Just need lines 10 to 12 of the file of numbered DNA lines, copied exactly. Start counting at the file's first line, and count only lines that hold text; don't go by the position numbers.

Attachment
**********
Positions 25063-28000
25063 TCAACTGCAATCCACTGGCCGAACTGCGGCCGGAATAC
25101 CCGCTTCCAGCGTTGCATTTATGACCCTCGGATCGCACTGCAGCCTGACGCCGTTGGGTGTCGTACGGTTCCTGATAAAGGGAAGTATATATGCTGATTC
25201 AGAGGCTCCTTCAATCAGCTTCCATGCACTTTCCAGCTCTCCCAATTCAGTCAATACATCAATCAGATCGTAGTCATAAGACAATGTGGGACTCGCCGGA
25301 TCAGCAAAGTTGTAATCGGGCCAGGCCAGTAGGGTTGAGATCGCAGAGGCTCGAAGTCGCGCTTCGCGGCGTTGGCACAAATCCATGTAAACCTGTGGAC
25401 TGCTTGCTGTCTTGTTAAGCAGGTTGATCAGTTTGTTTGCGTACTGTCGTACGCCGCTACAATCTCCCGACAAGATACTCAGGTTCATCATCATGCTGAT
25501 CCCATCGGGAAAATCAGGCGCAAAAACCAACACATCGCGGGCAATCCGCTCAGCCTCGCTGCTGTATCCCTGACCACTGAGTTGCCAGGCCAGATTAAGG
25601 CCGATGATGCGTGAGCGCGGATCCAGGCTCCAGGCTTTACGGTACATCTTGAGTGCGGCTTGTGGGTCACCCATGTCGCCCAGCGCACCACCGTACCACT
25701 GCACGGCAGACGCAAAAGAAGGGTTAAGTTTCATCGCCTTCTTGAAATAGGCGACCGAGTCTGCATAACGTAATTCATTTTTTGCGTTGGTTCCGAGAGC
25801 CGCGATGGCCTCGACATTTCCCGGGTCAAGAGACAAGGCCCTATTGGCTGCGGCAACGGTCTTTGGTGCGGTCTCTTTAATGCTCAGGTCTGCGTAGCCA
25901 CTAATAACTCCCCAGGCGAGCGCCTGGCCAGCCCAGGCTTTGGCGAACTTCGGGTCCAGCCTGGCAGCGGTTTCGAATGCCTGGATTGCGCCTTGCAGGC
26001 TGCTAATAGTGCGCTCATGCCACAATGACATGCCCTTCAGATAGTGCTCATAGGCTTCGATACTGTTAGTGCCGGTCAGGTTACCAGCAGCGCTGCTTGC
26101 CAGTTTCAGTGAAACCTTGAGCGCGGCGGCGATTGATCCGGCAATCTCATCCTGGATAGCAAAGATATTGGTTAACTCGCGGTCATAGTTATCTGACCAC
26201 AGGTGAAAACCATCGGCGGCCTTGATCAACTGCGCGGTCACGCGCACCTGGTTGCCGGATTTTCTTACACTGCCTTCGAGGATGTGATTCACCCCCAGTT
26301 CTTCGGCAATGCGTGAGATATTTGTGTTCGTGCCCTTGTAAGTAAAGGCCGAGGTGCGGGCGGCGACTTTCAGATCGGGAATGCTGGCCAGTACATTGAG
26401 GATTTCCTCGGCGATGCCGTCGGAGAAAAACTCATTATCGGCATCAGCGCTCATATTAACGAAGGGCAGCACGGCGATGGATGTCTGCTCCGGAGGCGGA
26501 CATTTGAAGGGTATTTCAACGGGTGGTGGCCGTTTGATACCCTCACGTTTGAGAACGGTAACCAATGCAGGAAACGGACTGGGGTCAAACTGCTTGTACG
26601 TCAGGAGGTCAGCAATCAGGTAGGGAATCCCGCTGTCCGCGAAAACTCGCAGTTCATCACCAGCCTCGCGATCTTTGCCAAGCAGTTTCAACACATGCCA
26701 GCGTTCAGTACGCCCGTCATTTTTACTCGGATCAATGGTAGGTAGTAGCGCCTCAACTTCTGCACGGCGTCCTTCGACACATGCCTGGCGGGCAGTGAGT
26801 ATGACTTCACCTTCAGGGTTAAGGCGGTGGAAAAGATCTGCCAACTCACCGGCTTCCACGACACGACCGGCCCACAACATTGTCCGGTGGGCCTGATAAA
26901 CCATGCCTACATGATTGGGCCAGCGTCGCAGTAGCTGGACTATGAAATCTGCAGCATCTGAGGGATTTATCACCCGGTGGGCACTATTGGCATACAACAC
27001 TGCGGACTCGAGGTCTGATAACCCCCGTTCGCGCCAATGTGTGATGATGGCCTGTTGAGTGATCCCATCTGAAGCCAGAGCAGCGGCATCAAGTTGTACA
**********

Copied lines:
25801 CGCGATGGCCTCGACATTTCCCGGGTCAAGAGACAAGGCCCTATTGGCTGCGGCAACGGTCTTTGGTGCGGTCTCTTTAATGCTCAGGTCTGCGTAGCCA
25901 CTAATAACTCCCCAGGCGAGCGCCTGGCCAGCCCAGGCTTTGGCGAACTTCGGGTCCAGCCTGGCAGCGGTTTCGAATGCCTGGATTGCGCCTTGCAGGC
26001 TGCTAATAGTGCGCTCATGCCACAATGACATGCCCTTCAGATAGTGCTCATAGGCTTCGATACTGTTAGTGCCGGTCAGGTTACCAGCAGCGCTGCTTGC